Jay-Z, the bottom of his company

Shawn Cartes, better known as Jay-Z, recently became the first rapper to become a billionaire. At the age of 49, the artist is hugely successful in his musical career, but he has built his fortune by diversifying his investments in many areas.

According to Forbesthe capital includes:

  • Armand de Brignac Champagne (in 2014 he bought the brand, now valued at 310 million dollars)
  • shares in Uber ($220 million)
  • shares in D’Ussé Cognac ($100 million)
  • shares in Tidal, a music streaming platform ($100 million)
  • shares in Roc Nation, a clothing brand ($75 million)
  • his music catalog (estimated at $75 million)
  • a collection of artworks ($70 million)
  • real estate ($50 million).

Jay-Z’s success stems from his valuable jack-of-all-trades: choosing an area of ​​entertainment and pairing it with a network of business skills. This is what is referred to in the management world as a T-shaped profile, which combines both a wide range of basic skills (displayed in the horizontal bar of the T) and a specialization in a specific field (displayed in the vertical bar of the T). † The artist is the illustration of this hybrid approach, which manages to acquire both specialized and varied knowledge, but also to achieve great successes. His example of balancing specialization and generalization should be followed by many leaders, especially for the following 3 reasons.

More professional opportunities

While many experts favor specialization in a single area of ​​specialty, some studies show the opposite. In a study cited by the Harvard Business Review, professors Jennifer Merluzzi and Damon Phillips analyze the data of hundreds of business graduates pursuing investment banking careers. They then found that students who had specialized in investment banking through their previous professional experiences were less likely to receive “various job opportunities, compared to other students with a broader field of experience. Large”. They also received signing bonuses that were 36% lower than those of their colleagues.

This trend can also continue throughout a professional career. In an analysis of 64,000 executives on its platform, LinkedIn found that “working in multiple domains, such as marketing and finance, provides a comprehensive understanding of business operations that are essential to the executive profession. . Each additional position provides an equal boost on average 3 years extra professional experience”.

While this study promotes a more general view of career paths, the benefits of specialization are not neglected. Career strategy coach Caroline Ceniza-Levine advises taking a generalist approach and skills and specializing according to your wishes. “For senior roles, the assignments are so complex that it is essential to have advanced expertise and a range of diverse skills. You do not have to choose between specialist and generalist. Success can lie in a smart mix between both approaches.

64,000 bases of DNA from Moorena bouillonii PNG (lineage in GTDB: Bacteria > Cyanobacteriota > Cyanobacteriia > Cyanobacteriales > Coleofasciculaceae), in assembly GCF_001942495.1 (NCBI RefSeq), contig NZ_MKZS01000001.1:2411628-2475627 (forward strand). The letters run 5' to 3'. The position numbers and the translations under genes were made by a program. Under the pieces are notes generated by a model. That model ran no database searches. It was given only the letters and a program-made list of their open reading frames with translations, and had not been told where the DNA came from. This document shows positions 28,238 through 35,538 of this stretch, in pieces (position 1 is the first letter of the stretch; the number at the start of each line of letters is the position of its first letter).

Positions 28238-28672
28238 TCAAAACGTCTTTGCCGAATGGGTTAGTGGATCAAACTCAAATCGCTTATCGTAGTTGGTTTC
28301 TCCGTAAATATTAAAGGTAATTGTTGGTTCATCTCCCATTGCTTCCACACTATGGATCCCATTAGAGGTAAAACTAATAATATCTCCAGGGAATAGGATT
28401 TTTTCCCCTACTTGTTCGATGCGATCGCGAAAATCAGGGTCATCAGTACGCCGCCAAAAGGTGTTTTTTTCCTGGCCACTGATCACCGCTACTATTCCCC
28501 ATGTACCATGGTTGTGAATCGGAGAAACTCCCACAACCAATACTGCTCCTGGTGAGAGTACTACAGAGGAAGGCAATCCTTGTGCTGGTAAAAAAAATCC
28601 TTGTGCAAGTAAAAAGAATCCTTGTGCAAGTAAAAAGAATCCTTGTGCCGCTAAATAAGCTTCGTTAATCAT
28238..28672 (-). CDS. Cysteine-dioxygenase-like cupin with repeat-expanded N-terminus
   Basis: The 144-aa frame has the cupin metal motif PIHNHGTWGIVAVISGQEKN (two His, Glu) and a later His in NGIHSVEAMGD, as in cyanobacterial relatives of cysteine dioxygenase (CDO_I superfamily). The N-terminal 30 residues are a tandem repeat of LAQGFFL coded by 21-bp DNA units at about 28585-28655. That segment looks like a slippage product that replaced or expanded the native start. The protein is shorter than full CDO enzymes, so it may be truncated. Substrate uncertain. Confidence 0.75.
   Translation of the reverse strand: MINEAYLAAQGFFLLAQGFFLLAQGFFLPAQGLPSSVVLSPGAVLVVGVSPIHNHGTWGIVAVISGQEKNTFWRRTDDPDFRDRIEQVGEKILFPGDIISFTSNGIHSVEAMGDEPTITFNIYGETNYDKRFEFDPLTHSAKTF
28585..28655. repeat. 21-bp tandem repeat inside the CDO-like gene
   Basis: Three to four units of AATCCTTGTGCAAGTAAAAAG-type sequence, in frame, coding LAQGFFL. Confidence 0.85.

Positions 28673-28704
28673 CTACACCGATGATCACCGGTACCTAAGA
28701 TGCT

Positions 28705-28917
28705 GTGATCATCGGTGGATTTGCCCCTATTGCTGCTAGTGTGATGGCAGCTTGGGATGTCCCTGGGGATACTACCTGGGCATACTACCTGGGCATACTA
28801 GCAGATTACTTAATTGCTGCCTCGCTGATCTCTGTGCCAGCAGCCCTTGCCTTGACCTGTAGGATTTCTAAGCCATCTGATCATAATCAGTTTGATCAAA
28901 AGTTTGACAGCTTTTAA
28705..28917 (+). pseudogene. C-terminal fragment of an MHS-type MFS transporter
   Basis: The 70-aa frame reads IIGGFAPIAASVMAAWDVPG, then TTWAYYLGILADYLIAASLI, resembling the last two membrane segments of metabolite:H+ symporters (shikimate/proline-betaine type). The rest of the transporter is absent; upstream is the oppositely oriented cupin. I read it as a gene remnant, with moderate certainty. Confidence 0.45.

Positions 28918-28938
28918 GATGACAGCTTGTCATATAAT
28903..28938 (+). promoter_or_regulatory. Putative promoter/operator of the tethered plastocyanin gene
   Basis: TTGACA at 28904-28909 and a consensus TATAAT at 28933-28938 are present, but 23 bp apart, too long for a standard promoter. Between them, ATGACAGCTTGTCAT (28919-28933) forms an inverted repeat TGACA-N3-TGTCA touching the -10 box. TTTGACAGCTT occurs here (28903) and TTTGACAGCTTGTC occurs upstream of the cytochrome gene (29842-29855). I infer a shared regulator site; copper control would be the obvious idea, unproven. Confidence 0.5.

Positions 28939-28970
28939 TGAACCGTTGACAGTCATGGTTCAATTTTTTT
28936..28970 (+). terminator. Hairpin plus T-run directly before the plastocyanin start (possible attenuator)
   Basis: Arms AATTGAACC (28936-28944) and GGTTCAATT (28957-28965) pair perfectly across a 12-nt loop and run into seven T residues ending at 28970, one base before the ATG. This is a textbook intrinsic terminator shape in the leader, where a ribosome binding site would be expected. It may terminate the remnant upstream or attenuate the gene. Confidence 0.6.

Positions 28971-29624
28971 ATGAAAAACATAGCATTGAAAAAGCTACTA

More innovation

When research shows that the diversity of teams can lead to more innovation, it seems logical to think that the diversity of professional experiences can also be beneficial on an individual level. For example, a study conducted by the state of Michigan found a link between the acquisition of diverse knowledge and creativity in many Nobel laureates. It seems that “the variety of experiences allows individuals to think more broadly about their resources and approach problems in new ways,” explains Scott Sonenshein in his book stretch

Darwin, for example, used his knowledge in various disciplinary fields to develop his theory of evolution. Steven Johnson, author of Where good ideas come from, speaks in his book about the scientist: “To solve the mystery, he had to think like a naturalist, a marine biologist and a geologist all at once”. This ability to transcend functions and specialties, such as Darwin and Jay-Z, has always been essential to innovation, but is even more applicable to business today.

More personal leadership

Obviously, leaders must have general qualities, such as emotional intelligence or critical thinking, but it is by specializing some of their knowledge that they can reach the top, like Jay-Z. Douglas Greenberg, former head of the Shoah Foundation in the United States, states in the book: Future-oriented leadership, written by Gary Marx: “Leaders should be generalists, but not alone. They also have to have a specialty and expertise that gives them a certain legitimacy… You have to have solid knowledge to be a good leader, but you have to be smart enough to gain more and more knowledge”.

Combining generalization and specialization should be the goal of leaders, both at the organizational and individual level, for years to come to prepare careers to stand the test of time. Leaders must be the architect of their own careers and develop both their set of skills and the specialization of some of their skills. This is the strategy that Jay-Z has been using for years and seems to be proven. The artist had told Men’s Health magazine, “I have a thirst for knowledge. What it takes is to learn every day, to become more and more gifted.”

Leave a Comment